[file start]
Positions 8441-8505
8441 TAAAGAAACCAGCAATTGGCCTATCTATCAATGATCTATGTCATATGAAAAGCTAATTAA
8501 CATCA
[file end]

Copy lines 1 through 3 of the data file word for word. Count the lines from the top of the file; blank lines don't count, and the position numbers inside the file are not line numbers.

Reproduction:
Positions 8441-8505
8441 TAAAGAAACCAGCAATTGGCCTATCTATCAATGATCTATGTCATATGAAAAGCTAATTAA
8501 CATCA